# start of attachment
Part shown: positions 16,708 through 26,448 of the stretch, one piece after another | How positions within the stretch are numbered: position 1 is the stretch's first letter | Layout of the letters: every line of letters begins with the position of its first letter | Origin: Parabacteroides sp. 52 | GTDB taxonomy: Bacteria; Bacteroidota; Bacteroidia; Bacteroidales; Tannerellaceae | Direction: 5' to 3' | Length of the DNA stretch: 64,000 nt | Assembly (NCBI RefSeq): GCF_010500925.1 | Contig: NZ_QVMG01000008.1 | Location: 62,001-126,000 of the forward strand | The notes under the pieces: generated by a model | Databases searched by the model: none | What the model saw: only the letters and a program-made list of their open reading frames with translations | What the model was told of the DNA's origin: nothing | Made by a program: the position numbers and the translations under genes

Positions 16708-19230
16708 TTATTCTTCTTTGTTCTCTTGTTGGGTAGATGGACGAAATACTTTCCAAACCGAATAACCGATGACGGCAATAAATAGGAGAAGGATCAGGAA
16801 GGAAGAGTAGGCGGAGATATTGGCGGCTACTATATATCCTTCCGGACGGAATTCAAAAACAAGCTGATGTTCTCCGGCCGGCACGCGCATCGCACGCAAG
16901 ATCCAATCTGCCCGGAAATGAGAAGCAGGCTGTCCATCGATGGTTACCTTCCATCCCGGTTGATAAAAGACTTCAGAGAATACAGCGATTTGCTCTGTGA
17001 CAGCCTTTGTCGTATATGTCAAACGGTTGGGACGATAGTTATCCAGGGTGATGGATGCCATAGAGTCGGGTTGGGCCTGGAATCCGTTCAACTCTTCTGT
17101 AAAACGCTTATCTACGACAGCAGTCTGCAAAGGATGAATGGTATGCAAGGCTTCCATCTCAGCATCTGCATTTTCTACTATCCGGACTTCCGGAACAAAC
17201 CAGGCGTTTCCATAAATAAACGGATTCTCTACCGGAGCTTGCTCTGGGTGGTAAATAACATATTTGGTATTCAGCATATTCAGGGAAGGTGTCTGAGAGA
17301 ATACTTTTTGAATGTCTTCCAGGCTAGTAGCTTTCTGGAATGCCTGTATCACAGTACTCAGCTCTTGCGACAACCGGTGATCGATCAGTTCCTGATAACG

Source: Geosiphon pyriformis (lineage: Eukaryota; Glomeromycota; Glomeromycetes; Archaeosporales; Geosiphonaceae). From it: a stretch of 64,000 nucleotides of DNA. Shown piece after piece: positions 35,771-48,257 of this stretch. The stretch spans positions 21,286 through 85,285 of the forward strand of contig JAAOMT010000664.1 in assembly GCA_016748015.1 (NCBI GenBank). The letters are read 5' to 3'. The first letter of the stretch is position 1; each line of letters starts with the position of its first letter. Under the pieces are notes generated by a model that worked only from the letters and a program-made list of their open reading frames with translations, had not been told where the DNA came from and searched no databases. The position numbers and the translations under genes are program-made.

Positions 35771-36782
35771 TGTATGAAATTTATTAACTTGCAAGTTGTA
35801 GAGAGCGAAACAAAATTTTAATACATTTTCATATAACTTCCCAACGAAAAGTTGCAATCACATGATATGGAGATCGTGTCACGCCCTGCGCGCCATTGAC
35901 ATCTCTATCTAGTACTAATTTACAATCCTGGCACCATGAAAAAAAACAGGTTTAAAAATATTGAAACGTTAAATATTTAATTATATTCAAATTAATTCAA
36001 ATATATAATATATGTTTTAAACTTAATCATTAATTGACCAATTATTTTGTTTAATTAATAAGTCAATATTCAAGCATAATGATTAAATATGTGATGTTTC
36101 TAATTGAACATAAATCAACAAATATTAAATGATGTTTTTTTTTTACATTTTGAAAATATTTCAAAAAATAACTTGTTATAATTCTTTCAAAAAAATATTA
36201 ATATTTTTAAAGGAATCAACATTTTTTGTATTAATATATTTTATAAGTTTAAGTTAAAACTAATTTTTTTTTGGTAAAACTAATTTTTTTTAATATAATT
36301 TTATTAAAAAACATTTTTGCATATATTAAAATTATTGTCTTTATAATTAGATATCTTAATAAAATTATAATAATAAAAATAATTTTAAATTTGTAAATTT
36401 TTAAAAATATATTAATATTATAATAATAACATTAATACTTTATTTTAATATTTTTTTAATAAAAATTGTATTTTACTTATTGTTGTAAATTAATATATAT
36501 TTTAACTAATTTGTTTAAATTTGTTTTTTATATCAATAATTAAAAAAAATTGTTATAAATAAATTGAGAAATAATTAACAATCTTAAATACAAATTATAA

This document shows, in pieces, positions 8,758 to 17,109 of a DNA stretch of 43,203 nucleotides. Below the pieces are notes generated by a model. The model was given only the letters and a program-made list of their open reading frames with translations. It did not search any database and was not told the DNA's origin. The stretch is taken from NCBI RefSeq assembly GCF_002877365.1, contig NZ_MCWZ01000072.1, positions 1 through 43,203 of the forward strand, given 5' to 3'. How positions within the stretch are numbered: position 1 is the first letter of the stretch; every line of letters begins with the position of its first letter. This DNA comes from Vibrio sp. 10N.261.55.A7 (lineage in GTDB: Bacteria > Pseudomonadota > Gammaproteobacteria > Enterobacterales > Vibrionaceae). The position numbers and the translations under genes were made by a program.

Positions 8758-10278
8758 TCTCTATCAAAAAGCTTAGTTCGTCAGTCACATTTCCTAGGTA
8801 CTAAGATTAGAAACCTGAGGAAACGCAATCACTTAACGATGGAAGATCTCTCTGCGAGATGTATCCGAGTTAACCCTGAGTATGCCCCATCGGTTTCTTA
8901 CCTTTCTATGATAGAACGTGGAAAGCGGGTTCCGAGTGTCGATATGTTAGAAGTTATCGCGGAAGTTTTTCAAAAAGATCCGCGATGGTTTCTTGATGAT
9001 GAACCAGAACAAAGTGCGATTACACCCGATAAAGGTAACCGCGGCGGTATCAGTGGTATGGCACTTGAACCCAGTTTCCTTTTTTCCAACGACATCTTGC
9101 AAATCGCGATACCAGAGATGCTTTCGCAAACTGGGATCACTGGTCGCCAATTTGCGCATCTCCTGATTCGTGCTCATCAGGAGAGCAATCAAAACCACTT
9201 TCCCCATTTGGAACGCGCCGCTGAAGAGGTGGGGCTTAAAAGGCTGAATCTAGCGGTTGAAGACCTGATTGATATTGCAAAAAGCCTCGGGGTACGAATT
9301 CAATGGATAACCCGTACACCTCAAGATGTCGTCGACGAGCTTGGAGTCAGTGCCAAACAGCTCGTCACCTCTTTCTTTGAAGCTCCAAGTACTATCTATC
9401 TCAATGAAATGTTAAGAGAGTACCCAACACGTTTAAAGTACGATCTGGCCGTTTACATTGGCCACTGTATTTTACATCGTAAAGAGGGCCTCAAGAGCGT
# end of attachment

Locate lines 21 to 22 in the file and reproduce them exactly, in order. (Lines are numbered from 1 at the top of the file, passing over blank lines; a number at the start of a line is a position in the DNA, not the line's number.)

This document shows, in pieces, positions 8,758 to 17,109 of a DNA stretch of 43,203 nucleotides. Below the pieces are notes generated by a model. The model was given only the letters and a program-made list of their open reading frames with translations. It did not search any database and was not told the DNA's origin. The stretch is taken from NCBI RefSeq assembly GCF_002877365.1, contig NZ_MCWZ01000072.1, positions 1 through 43,203 of the forward strand, given 5' to 3'. How positions within the stretch are numbered: position 1 is the first letter of the stretch; every line of letters begins with the position of its first letter. This DNA comes from Vibrio sp. 10N.261.55.A7 (lineage in GTDB: Bacteria > Pseudomonadota > Gammaproteobacteria > Enterobacterales > Vibrionaceae). The position numbers and the translations under genes were made by a program.

Positions 8758-10278